Holly twigs, ivy, and the sweet summer violets followed; and finally a silver ewer James recognized from the parsonage.
"Now," Madge said, rubbing her hands together,"I have taken the charts and read the signs of the birds of the air and the beasts of the field. By the arts instilled in me by my teachers and familiar spirits, I believe I know the best way to proceed. Be you two still ready to heed my bidding?"
"Yea," said Effie, big-eyed.
"Yes- I mean, Yea."
"Good," said Madge. "James, go mend my garden wall. Effie, you stay here with me."
Over the next few weeks it became apparent, to James' serious relief, that this was rather the way things were going to go. Madge and Effie would conference within the cottage, while James performed any one of the myriad tasks that the rambleshack building urgently required. If their parents wondered where they spent their evenings, their mothers could be counted on to brush aside any qualms; James and Effie had always spent their time together, and it was only more fitting now.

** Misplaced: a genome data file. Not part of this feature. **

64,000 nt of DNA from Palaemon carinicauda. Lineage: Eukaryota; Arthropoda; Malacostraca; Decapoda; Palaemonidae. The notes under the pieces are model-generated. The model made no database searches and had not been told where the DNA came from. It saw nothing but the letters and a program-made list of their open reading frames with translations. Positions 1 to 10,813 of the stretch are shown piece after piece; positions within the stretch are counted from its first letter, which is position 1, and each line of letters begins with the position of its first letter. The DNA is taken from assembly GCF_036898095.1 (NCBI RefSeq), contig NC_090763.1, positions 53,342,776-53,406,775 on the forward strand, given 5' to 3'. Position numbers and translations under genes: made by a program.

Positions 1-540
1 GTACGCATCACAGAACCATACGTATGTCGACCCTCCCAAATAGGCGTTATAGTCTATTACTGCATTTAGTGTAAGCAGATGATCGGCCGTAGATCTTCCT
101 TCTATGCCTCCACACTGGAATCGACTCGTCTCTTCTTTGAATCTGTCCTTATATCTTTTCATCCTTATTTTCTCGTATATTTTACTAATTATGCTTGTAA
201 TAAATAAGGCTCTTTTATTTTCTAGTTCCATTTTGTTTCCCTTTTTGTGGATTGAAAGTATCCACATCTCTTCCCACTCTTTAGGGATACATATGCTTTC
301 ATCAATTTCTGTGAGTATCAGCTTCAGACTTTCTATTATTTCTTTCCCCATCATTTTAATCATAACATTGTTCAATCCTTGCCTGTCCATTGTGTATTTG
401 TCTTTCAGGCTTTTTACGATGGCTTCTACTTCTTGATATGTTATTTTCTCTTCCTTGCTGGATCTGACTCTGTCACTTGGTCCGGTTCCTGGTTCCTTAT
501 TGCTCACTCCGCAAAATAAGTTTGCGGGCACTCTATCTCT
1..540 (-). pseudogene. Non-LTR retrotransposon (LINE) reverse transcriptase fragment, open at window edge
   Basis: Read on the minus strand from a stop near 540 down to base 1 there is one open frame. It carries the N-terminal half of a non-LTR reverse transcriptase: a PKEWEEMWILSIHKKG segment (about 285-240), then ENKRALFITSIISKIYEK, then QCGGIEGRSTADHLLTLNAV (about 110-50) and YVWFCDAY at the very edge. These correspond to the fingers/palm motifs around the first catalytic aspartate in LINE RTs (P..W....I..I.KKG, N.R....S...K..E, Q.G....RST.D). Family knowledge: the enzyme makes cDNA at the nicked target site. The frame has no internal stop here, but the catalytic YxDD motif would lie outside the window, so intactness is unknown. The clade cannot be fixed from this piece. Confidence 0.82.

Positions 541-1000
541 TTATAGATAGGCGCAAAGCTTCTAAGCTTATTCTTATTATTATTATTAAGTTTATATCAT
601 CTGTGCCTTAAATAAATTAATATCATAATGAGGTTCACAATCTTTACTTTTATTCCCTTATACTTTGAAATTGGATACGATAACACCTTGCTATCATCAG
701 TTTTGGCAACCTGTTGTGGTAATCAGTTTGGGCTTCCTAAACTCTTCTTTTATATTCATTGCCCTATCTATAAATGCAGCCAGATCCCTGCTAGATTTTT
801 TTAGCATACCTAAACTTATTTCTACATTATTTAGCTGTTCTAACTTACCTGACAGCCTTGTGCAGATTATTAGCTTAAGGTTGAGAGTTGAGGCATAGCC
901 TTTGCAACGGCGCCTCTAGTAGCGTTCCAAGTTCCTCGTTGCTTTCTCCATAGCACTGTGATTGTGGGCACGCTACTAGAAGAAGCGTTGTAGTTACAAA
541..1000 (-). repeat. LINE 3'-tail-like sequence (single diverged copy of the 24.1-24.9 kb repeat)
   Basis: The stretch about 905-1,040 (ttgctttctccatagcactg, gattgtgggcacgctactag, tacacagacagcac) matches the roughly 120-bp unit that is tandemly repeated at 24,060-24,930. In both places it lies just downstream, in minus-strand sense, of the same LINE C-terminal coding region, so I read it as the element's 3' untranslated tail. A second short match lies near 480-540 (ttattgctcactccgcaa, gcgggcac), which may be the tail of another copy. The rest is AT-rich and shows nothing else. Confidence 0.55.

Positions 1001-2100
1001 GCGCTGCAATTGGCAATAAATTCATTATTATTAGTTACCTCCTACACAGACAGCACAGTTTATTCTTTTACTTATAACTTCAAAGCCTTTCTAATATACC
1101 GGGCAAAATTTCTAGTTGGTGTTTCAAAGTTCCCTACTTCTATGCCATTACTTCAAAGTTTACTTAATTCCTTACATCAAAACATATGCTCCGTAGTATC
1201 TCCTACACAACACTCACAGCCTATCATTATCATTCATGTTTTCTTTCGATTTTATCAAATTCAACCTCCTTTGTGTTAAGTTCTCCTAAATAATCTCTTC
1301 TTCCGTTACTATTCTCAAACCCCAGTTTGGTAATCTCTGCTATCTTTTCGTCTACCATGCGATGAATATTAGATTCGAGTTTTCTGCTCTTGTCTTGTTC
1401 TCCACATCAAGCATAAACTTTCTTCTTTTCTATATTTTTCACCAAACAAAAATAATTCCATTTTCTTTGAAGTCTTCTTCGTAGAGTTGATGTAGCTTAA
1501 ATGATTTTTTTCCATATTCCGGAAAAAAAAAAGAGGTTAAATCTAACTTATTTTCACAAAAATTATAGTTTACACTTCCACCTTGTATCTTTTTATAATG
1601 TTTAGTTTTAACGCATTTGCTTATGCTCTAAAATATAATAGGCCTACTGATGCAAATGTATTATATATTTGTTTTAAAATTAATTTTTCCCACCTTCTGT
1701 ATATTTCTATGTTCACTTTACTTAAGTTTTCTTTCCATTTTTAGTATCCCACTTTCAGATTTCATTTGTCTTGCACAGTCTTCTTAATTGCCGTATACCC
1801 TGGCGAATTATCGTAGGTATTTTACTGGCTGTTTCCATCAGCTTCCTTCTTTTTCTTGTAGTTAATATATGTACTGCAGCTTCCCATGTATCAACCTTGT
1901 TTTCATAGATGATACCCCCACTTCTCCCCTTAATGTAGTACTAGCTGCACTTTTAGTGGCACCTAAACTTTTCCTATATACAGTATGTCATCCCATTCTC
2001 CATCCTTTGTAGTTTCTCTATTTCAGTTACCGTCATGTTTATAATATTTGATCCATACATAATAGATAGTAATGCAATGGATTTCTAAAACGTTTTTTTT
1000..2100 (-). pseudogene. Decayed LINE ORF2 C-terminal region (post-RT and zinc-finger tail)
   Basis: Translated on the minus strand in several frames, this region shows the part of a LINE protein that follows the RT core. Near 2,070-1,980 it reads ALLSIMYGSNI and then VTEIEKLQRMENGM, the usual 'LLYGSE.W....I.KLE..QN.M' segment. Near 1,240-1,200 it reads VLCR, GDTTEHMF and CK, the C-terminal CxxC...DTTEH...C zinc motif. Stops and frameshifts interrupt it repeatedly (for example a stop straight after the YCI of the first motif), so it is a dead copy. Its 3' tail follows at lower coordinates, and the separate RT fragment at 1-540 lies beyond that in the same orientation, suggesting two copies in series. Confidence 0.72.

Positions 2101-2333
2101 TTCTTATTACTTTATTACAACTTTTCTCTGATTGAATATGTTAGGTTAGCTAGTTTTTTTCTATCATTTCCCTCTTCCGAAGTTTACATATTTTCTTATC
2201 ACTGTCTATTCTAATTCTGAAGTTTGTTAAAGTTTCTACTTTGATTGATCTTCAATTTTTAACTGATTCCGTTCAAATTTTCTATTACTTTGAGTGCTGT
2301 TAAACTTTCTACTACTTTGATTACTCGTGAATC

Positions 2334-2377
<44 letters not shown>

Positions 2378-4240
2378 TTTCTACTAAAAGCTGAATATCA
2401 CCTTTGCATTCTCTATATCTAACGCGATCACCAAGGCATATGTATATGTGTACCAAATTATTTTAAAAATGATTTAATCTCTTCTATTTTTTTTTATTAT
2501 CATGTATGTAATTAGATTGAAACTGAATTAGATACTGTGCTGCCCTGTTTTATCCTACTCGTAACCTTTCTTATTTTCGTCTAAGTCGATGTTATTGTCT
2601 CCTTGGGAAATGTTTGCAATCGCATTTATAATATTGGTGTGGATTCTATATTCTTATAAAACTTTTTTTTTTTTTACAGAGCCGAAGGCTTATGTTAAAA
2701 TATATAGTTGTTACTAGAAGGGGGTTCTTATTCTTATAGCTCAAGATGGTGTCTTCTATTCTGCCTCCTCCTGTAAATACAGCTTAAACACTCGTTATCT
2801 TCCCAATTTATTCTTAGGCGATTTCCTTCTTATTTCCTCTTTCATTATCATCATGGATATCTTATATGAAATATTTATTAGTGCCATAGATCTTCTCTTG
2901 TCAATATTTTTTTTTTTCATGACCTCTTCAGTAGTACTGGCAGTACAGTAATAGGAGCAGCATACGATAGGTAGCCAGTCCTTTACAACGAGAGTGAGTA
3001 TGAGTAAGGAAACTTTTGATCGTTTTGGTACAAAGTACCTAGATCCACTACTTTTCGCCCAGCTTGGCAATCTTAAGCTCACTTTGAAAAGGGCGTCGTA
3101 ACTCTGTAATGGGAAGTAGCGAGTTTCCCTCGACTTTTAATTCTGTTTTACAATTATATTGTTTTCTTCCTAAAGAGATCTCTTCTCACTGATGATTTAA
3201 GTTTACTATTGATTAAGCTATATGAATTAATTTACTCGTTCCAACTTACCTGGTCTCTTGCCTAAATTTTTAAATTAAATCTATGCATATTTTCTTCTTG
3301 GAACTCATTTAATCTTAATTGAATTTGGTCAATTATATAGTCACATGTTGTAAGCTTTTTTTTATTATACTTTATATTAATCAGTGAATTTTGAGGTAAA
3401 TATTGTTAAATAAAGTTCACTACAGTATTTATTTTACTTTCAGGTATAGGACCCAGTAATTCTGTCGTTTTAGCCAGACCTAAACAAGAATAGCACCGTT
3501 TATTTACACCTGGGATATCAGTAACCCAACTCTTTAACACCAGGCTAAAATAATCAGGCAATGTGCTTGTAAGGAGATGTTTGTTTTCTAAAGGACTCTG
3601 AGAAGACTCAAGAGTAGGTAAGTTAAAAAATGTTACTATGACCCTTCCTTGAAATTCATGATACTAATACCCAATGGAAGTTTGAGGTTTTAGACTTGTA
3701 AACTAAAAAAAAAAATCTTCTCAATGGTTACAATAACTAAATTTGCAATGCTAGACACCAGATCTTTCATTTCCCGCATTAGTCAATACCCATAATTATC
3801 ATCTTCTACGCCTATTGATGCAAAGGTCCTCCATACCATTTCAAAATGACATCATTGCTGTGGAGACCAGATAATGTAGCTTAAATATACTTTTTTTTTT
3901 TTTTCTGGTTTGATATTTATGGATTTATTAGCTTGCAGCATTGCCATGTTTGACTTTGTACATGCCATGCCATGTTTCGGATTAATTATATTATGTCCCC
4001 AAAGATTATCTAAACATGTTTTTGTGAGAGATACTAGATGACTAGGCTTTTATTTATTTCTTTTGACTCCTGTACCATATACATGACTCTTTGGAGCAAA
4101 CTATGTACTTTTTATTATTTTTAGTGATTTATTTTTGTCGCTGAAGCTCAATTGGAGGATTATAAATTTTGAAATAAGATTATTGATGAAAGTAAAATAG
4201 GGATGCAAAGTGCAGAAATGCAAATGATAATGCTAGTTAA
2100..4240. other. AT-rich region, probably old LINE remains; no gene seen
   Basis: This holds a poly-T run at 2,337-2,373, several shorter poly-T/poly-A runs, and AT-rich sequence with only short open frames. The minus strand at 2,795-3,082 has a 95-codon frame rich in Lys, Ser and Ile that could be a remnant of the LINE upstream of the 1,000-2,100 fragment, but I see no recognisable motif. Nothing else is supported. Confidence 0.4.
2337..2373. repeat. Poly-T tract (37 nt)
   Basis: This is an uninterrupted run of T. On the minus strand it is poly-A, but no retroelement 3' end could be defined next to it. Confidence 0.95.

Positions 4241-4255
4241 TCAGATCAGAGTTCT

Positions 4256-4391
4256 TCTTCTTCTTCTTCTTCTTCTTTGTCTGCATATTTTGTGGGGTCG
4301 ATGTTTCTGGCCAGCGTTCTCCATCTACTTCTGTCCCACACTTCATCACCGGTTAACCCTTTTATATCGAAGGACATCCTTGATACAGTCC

Besides, it was nice. While James still couldn't look at Old Madge without sweating, the solid feel of rocks hefted in his hands or weeds coming up out of the ground were reassuringly mundane; barely supernatural at all, unlike the dreams that had not ceased to haunt him. He liked working with his hands; and if he was done with a daily task, he often took to whittling stakes in fanciful designs, and
wrapping vines around them.